He paused, remembering the soaring ceilings, God’s outstretched finger imparting life to Adam. Adam, in his full glory, with the tiniest penis imaginable. If there’d been any competition, Eve wouldn’t have given him a second look.
“We saw the Sistine Chapel, and the Pope, and the Coliseum and other antiquities, but the city was pure filth, so we saw what we came to see and hied ourselves back to the Caribbean. There we sailed, all about the West India Isles, until Christiana was old enough, she needed to be in school, needed to learn to be a lady, which was nothing to be done aboard ship, so I took her to Havre.”
The Captain’s finger made a sad, slow line to France. “I left her with the Ursulines. She did fine,” he told himself. “She’s bright, and bold, and now she lives here.”
He pointed to the south side of Saint-Domingue. “Justin’s own island. Calls it Valhalla, a nod to him being part Viking and all. You’ll know it, soon as you see that white-blond hair. It’ll be worth laying odds to see what comes out on top, with the mix between the two of them. Christiana’s hair is dark, but her mother was a red head, and Christiana’s got the highlights.”
He angled a glance at her and pretended he was changing the subject. “You didn’t happen to see any red-headed grandbabies?”
“Aye,” she admitted, though they didn’t come from Christiana. It was too soon, and the future was not set. He still had healing to do.
She spoke to herself, but the laudanum seemed to let him hear it. Maybe it was just as well he thought it was about his other grandbabies rather than about her. About them.
He angled his head. When she ignored the question in his eyes, he shrugged a shoulder and turned his attention back to the map.
“All right, then. While Christiana’s in Havre, I’m…here, when I win The Oaks in a card game that lasted three days and nearly put me under the table, but I came out on top with the biggest purse I’d yet taken and still have yet to match. I’m…here,” he said, “when I win the Deirdre and get a second ship. I’m…here, at Mrs. Smith’s House of Entertainment in Road House, on Tortola, when I win the purse that lands me in prison…here.”
And there he was, back in the space of a heartbeat. Port Royal prison. A mute roommate who painted with piss. One guard who enjoyed torture, and another who enjoyed making men cry.
Beth’s heart hurt for him, for what he’d had to live through. Picking up a piece knocked loose, she tucked it away and anchored it with light and love and a wishful bit of pixie dust.
“You’re here, now,” she said softly, taking his hand and bringing him back to her. You’re here. You’re safe. I won’t judge you. I promise.
Suddenly, he stopped breathing. For a moment suspended in time, she did not move. Then, she rubbed slow circles on the back of his large hand, over the dark hair that dusted his knuckles and the scar where he’d startled his dog and it bit him. Her bottom hand was eclipsed by the width of his calloused palm, a captain come from the sea, bearing such terrible wounds.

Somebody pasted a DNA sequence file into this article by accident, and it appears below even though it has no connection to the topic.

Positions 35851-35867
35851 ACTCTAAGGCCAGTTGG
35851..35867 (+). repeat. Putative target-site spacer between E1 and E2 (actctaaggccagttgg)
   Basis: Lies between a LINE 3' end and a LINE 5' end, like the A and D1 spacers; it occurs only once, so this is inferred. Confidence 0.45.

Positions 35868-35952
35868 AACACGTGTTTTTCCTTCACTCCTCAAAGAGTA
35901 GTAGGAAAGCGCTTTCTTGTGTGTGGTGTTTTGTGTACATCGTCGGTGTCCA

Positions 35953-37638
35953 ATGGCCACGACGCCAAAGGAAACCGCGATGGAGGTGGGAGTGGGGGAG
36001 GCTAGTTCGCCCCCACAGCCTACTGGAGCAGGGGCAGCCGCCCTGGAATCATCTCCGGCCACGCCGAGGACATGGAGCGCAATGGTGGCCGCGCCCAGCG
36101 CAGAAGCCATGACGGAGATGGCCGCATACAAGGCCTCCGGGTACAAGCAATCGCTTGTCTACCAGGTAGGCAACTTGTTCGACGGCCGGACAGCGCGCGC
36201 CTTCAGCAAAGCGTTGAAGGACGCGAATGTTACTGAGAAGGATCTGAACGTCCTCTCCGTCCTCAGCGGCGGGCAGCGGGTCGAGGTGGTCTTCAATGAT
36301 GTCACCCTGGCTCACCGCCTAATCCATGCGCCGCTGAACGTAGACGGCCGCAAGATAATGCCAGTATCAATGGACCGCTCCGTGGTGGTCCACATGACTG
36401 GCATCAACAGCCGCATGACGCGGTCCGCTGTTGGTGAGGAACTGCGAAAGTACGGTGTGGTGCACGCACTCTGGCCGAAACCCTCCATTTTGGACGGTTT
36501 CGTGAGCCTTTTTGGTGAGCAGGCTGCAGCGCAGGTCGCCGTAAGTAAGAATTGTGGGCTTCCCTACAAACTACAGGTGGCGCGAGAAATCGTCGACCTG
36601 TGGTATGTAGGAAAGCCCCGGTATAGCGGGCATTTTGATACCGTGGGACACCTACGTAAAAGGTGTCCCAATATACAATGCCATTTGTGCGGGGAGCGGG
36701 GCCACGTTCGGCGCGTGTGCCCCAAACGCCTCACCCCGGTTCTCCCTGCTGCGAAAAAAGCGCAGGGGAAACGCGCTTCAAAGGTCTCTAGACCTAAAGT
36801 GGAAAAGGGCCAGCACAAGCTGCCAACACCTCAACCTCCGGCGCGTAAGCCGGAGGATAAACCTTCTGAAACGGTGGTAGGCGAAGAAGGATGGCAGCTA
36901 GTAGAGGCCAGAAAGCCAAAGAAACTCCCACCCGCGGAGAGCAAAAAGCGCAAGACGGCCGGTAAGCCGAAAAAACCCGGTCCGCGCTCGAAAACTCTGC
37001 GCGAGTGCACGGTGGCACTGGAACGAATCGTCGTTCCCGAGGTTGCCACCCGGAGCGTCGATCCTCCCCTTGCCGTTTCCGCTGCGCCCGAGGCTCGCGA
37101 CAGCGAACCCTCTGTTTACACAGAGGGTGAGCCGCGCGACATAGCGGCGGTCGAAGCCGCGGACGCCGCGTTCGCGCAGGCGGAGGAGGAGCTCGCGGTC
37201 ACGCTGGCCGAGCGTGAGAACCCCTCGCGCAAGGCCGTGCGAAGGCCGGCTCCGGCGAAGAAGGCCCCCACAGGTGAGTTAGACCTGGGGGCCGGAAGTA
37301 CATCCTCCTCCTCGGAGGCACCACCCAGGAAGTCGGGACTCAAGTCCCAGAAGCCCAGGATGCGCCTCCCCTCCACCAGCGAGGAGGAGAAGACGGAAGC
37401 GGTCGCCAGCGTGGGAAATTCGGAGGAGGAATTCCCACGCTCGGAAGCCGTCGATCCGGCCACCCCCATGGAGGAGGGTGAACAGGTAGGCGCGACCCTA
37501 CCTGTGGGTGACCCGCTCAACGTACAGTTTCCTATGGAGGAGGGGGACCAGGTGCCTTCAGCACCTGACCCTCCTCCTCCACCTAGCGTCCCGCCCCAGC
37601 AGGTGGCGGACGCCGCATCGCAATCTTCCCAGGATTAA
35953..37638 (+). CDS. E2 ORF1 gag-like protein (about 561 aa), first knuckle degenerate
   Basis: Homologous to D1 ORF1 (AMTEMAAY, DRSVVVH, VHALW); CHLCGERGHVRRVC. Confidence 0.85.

“Aye, here,” he said, pulling free, breaking apart.
Feeling less than a man.
How could she tell him how special he was? He’d rescued his Marie from the uncle who’d have raped her. He’d saved his “niece” any number of times. Didn’t he know he was a man worth the wait?
She willed him to listen to her; the laudanum should let him. But she wasn’t certain he’d heard until he raised his head, and she looked in his beautiful green glass eyes and saw it for herself.
Ian blew out softly, frustrated beyond bearing, recognizing that lambent look in her eyes and knew that her interest in him had gone beyond tending his wounds. He might be better than he was, but he was still a broken man. He wanted her too, but wishes alone wouldn’t make that happen.
He wanted to feel her lying naked against him, with her wild red curls and eyes the color of Aruba and her pomegranate breasts and those pretty feet of hers. But she’d tended him enough, she’d seen his lifeless member when he should have been standing at attention and giving her a salute.
Adam might have had a tiny penis, but at least it worked. His hadn’t since Jamaica.
“Give it time,” she said.
As if she thought that’s all it took. But how could she know?
Eavesdropper. She gave him a smile, soft and sweet and full of hope. “Can ye nae feel the truth of it?”
“Aye,” he said, surprised. The first time she’d asked him that, he hadn’t been able to fathom it. But now….
Now he’d eaten a man’s breakfast. He’d eaten electrick strawberries. He’d put Jamaica behind him again, and told himself that would get easier with time. Time, the healer of most wounds, even if the scars remained.
For now, she was willing to wait, willing to give him however long he needed to be able to come to her and take what she would share. Their time had not yet arrived, but when it did, he was sure it would feel like heaven, and he would not be remiss if electrick strawberries were involved.
At the stables, they found that the Marshall men and O’Flaherty boys and Theo had everything under control. Ian still didn’t know why Red Beth had to drag him from his sickbed and make him walk all the way down here, feeling uncomfortably weak as a kitten, when she could just as easily have told him a bedtime story about it. But she’d insisted. Mindful of his indebtedness, he had humored her, and so it was that they had come to this, poised in the role of passive observers in an empty stall, until the mare was brought in. Red Beth excused herself and went over to talk to the chestnut, rubbing her head and whispering in her ear and adjusting the leather cover that would protect her neck from an overzealous stallion’s bites.